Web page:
New Delhi, Oct 15 (IANS) Indian sportswomen, it appears, have finally arrived, seeing their triumphant performance at the Commonwealth Games where they won medals in almost every sport they took part in, say noted women experts.
The Indian sportswomen have emerged as the real ‘heroes’ surprising many with their prize-winning spree.
‘We are very proud of them and their efforts. They have become role models for many young girls. Their success is an inspiration and a proof that if girls are given a chance, they can shine too,’ Ranjana Kumari, director of the Centre for Social Research, told IANS.
‘If they are encouraged more, they will definitely do much better. There should also be a support system for athletes who come from poor backgrounds, irrespective of their sex,’ Kumari said.
‘And it was seen in these Games that many such athletes exhibited so much of talent,’ she added.
Of the 101 medals, including 38 gold, won by India, women sportspersons bagged 22 medals, including 15 gold and 4 silver.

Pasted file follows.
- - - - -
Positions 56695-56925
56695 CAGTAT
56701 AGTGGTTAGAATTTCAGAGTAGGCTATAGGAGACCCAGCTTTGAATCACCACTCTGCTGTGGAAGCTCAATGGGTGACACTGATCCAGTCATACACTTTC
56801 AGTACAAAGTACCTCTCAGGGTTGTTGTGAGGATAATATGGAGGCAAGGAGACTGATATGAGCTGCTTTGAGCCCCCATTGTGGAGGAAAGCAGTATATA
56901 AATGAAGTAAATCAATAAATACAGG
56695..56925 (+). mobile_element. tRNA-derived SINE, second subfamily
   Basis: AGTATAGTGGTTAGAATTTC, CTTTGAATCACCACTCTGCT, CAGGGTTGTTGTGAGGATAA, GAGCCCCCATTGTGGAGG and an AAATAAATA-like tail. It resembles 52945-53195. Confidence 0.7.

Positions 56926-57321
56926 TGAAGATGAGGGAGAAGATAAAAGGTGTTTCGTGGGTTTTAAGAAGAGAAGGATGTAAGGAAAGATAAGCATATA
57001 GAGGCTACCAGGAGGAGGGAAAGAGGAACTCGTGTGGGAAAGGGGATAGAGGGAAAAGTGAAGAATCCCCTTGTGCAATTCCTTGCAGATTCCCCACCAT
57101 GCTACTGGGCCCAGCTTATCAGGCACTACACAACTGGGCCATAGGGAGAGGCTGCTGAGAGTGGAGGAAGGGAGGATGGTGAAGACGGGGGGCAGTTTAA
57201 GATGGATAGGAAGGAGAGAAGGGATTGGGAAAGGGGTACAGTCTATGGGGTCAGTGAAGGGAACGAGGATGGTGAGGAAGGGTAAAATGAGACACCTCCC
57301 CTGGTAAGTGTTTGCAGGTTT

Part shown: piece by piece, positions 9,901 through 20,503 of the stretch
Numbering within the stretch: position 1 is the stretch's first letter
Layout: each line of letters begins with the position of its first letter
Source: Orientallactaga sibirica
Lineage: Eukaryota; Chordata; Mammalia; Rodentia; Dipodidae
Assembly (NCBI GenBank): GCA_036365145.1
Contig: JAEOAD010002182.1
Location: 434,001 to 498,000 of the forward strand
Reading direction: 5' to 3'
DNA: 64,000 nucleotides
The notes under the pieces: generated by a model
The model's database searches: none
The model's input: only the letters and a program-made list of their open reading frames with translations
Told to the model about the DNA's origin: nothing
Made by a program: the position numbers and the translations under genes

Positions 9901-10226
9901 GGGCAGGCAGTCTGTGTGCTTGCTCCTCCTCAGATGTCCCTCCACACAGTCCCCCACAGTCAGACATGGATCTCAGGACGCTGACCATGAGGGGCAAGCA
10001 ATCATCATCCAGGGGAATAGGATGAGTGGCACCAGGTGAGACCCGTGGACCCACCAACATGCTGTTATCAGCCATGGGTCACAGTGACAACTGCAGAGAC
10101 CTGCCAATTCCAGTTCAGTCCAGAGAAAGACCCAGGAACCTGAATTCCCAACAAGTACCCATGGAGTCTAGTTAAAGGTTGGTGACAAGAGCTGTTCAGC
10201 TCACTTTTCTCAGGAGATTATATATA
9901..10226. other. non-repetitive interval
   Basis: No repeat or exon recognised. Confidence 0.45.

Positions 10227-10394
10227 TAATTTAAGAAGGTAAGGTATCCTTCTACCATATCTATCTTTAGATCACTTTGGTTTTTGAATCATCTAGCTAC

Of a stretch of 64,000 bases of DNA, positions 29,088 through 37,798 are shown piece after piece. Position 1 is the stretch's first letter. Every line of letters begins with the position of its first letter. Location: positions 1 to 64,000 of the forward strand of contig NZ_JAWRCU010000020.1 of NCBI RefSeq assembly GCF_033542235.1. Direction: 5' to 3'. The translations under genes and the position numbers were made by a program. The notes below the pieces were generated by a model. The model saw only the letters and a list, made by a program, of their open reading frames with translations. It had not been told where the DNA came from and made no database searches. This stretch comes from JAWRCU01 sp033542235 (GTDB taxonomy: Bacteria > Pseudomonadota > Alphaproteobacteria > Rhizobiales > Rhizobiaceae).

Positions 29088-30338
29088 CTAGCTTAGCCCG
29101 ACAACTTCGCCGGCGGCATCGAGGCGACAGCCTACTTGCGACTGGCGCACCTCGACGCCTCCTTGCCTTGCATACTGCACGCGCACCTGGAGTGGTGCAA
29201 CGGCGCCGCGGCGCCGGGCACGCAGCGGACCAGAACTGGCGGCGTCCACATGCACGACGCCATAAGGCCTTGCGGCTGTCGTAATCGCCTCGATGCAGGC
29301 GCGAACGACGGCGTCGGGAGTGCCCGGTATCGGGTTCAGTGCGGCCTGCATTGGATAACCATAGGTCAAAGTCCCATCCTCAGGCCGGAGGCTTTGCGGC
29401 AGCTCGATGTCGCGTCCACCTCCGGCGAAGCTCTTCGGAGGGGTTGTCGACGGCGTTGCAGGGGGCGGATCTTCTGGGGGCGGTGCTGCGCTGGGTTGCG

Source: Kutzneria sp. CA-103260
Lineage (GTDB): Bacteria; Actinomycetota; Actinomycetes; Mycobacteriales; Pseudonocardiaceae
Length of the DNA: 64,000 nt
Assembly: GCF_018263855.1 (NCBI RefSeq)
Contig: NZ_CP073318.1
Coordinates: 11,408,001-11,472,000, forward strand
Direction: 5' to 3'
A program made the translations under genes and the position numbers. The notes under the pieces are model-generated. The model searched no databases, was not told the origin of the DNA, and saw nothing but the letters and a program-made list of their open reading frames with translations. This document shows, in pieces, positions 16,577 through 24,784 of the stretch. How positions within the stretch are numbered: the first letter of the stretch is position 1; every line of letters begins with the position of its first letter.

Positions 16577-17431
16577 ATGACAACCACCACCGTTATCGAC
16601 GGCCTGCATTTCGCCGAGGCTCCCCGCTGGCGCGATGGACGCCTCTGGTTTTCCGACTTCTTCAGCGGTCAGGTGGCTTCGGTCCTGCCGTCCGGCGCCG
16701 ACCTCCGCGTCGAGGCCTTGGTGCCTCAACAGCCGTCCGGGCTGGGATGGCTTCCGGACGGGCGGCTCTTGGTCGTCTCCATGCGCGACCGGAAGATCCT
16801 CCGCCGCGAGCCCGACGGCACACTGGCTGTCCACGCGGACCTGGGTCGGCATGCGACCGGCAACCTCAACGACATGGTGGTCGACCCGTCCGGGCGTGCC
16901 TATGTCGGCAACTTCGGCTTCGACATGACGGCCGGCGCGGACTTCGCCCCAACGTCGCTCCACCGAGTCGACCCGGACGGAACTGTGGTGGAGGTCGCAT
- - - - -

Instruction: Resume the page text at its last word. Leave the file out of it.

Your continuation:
The women made their mark in almost all fields, including weightlifting, shooting, badminton, wrestling, table-tennis, athletics.
The gold Krishna Poonia won in women’s discus throw broke India’s drought in athletics after 52 years. Saina Nehwal’s gold in badminton singles’ helped India pip England as number 2 in the overall medals tally.
Kiran Bedi, the country’s first woman IPS officer, said the triumph of the women sportspersons was the victory of their families and coaches.
‘Despite the government’s inadequacies, these players have emerged winners. The credit goes to their determined families and the coaches training them. Totally proud of them,’ Bedi said.
Agreed yesteryears’ actress and social activist Nafisa Ali. ‘Women athletes prepared brilliantly and their coaches and families worked hard too. The youth of this country should be inspired by their success.’
Noted writer Geeta Hariharan confessed that she was not into sports, but agreed that these women had made their mark against all odds and have to be admired.
‘It’s a wonderful effort and I am extremely happy that they have done so well. It goes to show that they can reach the highest levels if they work hard,’ said Shovana Narayan, renowned Kathak danseuse.
‘These people will become icons and will inspire others. Young girls will tell themselves that if they can do it, we can too. More important is that such success stories help to bring about changes in the mindset of families to allow their daughters more freedom,’ she said.